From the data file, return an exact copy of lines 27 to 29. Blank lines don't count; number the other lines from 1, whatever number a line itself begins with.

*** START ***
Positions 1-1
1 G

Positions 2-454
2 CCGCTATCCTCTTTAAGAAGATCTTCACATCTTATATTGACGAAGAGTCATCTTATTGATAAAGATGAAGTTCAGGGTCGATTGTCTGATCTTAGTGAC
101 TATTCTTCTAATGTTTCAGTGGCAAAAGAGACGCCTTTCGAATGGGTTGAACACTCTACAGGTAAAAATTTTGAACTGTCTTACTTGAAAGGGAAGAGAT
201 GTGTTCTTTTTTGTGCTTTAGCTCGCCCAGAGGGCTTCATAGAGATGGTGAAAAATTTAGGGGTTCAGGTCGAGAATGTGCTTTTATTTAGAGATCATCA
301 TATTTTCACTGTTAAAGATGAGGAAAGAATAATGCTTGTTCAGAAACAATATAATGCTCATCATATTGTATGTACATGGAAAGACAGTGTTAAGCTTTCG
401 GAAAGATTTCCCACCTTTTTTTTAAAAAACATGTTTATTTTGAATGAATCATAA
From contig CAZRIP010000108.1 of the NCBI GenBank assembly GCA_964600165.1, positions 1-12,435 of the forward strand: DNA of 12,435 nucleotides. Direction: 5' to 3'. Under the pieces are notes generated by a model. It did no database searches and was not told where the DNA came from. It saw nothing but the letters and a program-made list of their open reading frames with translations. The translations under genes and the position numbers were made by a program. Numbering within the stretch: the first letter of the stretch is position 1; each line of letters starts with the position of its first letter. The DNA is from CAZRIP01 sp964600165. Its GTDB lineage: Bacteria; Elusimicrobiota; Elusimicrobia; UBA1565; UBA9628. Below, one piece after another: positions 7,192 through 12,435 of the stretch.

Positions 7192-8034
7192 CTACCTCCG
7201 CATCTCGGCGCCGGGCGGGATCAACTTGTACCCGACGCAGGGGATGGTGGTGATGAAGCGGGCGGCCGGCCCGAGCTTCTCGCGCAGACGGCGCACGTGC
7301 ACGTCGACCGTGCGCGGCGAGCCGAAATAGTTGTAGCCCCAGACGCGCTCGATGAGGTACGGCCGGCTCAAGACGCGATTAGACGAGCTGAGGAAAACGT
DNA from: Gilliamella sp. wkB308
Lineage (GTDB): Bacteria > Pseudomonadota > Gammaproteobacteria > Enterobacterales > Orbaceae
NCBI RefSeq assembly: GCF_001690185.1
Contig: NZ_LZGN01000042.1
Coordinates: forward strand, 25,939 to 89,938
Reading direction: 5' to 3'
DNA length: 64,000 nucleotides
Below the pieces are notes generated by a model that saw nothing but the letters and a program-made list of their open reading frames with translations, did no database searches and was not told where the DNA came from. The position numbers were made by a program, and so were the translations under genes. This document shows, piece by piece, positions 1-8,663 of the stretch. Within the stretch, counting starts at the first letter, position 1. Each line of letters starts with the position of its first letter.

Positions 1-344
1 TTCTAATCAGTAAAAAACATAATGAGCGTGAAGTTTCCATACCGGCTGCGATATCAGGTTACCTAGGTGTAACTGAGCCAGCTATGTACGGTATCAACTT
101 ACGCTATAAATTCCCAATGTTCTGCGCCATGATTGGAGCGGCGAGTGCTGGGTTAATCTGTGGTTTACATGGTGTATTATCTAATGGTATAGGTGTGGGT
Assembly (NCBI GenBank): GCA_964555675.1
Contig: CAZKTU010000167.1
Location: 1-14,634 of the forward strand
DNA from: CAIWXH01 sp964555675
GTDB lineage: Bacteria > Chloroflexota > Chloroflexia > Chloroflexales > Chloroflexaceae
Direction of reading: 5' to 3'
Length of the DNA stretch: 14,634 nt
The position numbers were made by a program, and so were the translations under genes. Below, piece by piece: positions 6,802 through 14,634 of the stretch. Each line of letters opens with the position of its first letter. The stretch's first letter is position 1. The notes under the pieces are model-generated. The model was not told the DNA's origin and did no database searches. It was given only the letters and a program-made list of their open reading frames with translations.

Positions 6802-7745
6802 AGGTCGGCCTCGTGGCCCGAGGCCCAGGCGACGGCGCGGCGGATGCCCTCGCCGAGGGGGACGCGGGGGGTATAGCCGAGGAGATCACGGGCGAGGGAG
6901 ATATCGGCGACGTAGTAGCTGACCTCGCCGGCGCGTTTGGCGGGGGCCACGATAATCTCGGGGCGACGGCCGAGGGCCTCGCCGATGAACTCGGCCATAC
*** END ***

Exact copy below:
Location: 1-14,634 of the forward strand
DNA from: CAIWXH01 sp964555675
GTDB lineage: Bacteria > Chloroflexota > Chloroflexia > Chloroflexales > Chloroflexaceae